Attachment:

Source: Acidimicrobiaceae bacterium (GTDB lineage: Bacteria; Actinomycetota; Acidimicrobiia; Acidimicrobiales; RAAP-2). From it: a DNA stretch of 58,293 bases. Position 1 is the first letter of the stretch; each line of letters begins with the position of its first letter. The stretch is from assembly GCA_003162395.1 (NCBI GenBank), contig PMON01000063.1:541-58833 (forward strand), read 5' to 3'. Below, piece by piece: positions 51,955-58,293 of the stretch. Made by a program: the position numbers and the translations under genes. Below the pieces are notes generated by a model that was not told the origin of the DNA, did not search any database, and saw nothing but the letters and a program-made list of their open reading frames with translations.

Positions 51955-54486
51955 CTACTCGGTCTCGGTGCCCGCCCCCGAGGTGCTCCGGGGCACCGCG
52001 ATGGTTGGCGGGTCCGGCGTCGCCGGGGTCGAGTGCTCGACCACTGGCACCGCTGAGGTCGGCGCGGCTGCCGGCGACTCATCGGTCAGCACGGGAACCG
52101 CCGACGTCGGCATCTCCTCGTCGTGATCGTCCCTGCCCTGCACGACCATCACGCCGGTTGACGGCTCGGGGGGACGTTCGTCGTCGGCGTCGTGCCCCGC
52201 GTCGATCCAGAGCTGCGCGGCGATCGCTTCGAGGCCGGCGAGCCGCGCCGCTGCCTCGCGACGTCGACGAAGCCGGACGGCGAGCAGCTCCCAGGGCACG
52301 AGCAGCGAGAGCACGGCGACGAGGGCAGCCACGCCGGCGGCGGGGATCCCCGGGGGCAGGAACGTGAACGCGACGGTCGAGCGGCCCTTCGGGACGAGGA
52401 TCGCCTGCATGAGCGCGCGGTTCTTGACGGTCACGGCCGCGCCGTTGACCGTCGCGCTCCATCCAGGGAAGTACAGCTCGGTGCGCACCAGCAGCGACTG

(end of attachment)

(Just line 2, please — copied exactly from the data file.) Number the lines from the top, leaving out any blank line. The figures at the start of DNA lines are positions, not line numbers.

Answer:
Positions 51955-54486